Cookie banner

This site uses cookies. Select "Block all non-essential cookies" to only allow cookies necessary to display content and enable core site features. Select "Accept all cookies" to also personalize your experience on the site with ads and partner content tailored to your interests, and to allow us to measure the effectiveness of our service.

To learn more, review our Cookie Policy, Privacy Notice and Terms of Use.

clock menu more-arrow no yes mobile

Filed under:

Yes, You Can Do Sneakers With Suits. Here's How.

Racked is no longer publishing. Thank you to everyone who read our work over the years. The archives will remain available here; for new stories, head over to, where our staff is covering consumer culture for The Goods by Vox. You can also see what we’re up to by signing up here.

Love, Frank has returned as a weekly style advice column tackling your hard-hitting fashion issues and addressing a different fashion glitch each week. Submit a query here.


Dear Frank,

Man here. How does one pull off the sneaker and suit look? Does one pull of the sneaker and suit look?

Which One of These Goes With the Other

Dear Which,

I think you can wear sneakers with a suit, but they need to be the right sneakers, of course. And I don't think it's appropriate for formal affairs—weddings, funerals, interviews, what have you. But it's a fresh, irreverent look that makes the wearer seem breezy and secure and generally comfortable in his own skin.

The sneakers, or course, shouldn't be your gym shoes. Bulky sneaks, anything performance-minded, anything athletic: Save them for your work outs. Further, they should be crisp and almost new. Save the wrecked and ruined pairs you can't bear to part with for your Levi's.

The sneakers you pair with a suit should be trim and basic—a classic silhouette. Try the Era or the Authentic by Vans; the All Star or Jack Purcell by Converse; or the Stan Smith or Samba by Adidas. Look for something on the tonal side; look for leather instead of canvas; stick with black, white, brown, or gray (or navy or burgundy, obviously).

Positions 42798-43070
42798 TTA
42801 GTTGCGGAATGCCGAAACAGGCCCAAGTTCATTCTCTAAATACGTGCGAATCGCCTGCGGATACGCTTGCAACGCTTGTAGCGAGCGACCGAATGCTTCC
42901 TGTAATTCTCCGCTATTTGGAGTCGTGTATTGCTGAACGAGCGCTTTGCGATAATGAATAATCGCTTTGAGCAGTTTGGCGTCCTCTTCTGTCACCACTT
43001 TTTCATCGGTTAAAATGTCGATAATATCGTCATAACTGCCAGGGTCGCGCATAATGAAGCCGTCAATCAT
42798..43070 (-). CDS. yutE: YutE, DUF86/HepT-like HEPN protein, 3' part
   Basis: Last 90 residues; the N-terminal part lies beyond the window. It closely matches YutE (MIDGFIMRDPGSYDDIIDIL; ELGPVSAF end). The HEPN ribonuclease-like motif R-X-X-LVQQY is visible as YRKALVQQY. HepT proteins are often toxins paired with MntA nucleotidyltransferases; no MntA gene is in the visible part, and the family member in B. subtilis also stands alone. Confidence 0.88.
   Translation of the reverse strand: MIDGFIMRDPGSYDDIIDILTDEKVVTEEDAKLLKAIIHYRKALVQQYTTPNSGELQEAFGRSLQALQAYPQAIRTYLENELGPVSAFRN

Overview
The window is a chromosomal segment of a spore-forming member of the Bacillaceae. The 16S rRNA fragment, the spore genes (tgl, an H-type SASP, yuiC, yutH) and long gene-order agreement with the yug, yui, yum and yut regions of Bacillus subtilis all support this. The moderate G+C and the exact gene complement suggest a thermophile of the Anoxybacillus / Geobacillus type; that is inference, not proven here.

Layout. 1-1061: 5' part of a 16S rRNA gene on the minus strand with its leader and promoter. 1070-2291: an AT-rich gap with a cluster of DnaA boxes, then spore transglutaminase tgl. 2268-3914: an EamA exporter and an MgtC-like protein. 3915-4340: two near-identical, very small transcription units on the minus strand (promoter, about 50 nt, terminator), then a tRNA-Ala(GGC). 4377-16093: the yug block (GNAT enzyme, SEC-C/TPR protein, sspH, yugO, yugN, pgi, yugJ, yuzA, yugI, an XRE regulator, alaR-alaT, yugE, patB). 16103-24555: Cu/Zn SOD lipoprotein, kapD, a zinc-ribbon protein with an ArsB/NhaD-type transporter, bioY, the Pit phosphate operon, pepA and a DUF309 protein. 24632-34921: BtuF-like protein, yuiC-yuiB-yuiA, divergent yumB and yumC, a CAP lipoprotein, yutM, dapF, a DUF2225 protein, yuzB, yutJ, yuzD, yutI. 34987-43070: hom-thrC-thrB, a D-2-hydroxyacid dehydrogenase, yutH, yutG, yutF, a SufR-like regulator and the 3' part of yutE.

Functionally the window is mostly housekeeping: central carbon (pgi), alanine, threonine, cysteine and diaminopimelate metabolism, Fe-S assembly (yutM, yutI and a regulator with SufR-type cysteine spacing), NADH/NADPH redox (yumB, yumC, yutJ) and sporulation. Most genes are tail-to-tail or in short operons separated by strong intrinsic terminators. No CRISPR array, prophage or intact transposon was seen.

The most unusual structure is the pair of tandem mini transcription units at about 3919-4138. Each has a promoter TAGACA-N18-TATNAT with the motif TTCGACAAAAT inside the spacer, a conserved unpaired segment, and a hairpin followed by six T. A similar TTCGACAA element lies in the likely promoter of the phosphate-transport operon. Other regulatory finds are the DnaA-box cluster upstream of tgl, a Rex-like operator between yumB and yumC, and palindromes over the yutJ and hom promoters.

Let's buy all the Common Projects at the Corner.

Another option is one of the crop of designer sneakers that have been flooding department stores of late: Paul Smith, Prada, Lanvin, Dior, Gucci, Valentino, you name it. All are doing ultra-luxe trainers. Exorbitant price tags aside, the same rules apply: Go with the simple, slim, solid. That said, at that price point, I vote for the classic Common Projects sneaker. With beautifully crafted supple leather, these cult sneakers are virtually unbranded for those who appreciate a little stealth luxury. I wear my indigo pair with anything and everything, but usually save the white ones for shorts looks.

Now, the suit. Your most classic, dressiest suits? The black, the navy, the charcoal? In my opinion, these are not the suits you pair with sneakers. I love an unlined cotton twill summer suit in beige or camel or olive or dark blue—and like the idea of pairing something like that with a pair or white or brown kicks. Do you have a wacky suit? A windowpane check? A bright, bold color? A nubby, tweedy, elbow-patched number? Maybe a seersucker? These could all work with the right sneakers.

As for what's under that suit, again, this isn't a formal look. If you're wearing a classic white dress shirt and a clean, all-dressed-up, sartorial tie, stick to you wingtip. Pair sneakers with jaunty ginghams, over-sized plaids or fun prints. And don't wear a tie at all. Or, select something in cotton or linen. Or something in bold polka dots. Or something with printed birds or woven anchors. Get whimsical.

So, yes, it can be done. Just have fun with it—because that's the point, right?

Got a style question for Frank? Leave it in the comments or email one in here. Then buckle your two-toned leather Moschino belts, folks, because it's going to be ? Something.
· All Love, Frank posts [Racked]